Gentlemen, let's do some dissection of the circuit:
1) The schematic IS there. It is a 276k GIF. My browser didn't show it, so I just copied the link into a download manager and let it download it to my machine before viewing it. It took quite a while (several minutes) but after downloading it I could see it.
2) The buffer stage looked odd to me initially due to the assymmetric biasing resistive divider (9.1k and 22k). My first thought was, aha! that will introduce assymmetric clipping. No. The 10k resistor at the emitter of the transistor is seen as a 1.5 to 2.5 Meg ohm resistor at the base, which in conjunction with the 510k base resistor and the 0.6 or so Vbe voltage drop leaves you with roughly 4.5V at the emitter output.
3) The clipping stage is of the TS kind, however the (-) input cap and resistor (220nF & 2k7) have a corner frequency of 267 Hz instead of the typical 718 Hz of the classic TS / Boss SD-1. More bass are let through.
4) Looking at the clipping diodes, there are two in series of a less known type: MA165. First, having two of them produces more apparent clipping than just one since the contribution of the clean signal component at the output is smaller in comparison to the two-diode voltage drop of the distorted output. Second, someone suggested those diodes have a 0.9 V forward drop and may not be made anymore. There is no particular mojo in these diodes. I downloaded the MA165 datasheet by Panasonic and verified a 0.95 V drop at 100 mA, which is far more current than the microamps you'll actually have in the feedback loop of the opamp. Then, I downloaded the 1N4148 datasheet by Hitachi, and found these diodes are essentially the same in terms of average diode current capacity, recovery time (both are fast), and also verified that at 100 mA the 1N4148 has a forward drop slightly above 0.9V. Bottom line: you could use two 1N4148 in series.
5) The feedback cap is 51 pF which is pretty stock, so nothing new here.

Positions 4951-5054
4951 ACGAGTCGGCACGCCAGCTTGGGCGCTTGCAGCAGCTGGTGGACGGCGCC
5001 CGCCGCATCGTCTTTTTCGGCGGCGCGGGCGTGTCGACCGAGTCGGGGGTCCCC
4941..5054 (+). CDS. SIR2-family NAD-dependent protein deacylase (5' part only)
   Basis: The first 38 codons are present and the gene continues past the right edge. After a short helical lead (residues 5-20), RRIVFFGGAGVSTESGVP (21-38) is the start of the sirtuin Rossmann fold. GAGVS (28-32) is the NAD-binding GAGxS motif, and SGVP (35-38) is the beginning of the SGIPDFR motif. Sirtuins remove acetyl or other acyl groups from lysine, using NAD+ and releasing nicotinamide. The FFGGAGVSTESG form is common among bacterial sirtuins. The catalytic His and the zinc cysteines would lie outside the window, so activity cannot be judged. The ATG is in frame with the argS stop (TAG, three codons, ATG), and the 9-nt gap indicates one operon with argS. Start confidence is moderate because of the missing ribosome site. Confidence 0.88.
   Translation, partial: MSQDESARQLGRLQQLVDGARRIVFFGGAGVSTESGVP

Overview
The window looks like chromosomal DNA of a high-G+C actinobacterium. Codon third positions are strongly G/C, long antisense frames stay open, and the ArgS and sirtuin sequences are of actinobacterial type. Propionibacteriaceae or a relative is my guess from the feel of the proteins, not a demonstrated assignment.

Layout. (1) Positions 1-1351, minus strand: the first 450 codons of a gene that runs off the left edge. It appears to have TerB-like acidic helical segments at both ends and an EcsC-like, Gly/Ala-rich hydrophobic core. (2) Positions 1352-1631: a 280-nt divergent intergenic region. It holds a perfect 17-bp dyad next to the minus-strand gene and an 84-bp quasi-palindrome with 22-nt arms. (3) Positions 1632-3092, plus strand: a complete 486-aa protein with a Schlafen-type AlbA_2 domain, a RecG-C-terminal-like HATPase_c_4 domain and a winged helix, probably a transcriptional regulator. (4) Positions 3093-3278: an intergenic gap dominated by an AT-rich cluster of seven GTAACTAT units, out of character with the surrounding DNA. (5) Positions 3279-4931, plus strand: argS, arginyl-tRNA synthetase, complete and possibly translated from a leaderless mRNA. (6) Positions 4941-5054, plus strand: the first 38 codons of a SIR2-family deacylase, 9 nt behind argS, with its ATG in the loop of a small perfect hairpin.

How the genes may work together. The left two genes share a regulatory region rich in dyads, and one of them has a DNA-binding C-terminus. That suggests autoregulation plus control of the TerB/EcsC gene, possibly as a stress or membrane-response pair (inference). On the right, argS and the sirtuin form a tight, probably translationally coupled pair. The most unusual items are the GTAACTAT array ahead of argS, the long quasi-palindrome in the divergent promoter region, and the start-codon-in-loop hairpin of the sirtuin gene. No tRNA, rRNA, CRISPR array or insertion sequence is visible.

6) The opamp is of the rail-to-rail output kind. Looking at its datasheet you see the output configuration is nearly identical to a CD4049/69 inverter. Also, the numerical values indicate the rail-to-rail capability is degraded with increased loading, just as in the CD4049/69. This might add some additional compression to the sounds, particularly during the initial note pick or when strumming chords hard. Whether this effect is noticeable or not is open to discussion. The TLC2262 seems like a sensible substitute for this opamp.
7) Then, there is a three-band tonestack. I haven't had the time yet to redraw the circuit in a more traditional way, but apparently it is similar but not exactly a Fender or Marshall device, since I see at least one too many capacitor and resistor in there. Certainly a design to be further studied!
Next, there is a gain recovery stage formed by the second opamp. The thing to keep in mind here is the 47k and 1nF in the feedback loop that filter out the high frequencies starting from 3377 Hz. This certainly tames the srhill.
9) Finally, there is a transistor buffer stage pretty much standard.
To summarize, the particular aspects that might make this circuit different are:
a. Lower bass cutoff frequency (267 Hz v/s 718 Hz)
b. Use of two diodes in series in the clipping stage (varies the clean to distorted mix--this is inherent to this particular type of clipper and has been discussed previously)
c. Rail to rail MOSFET opamp--perhaps
d. Three band customized passive tonestack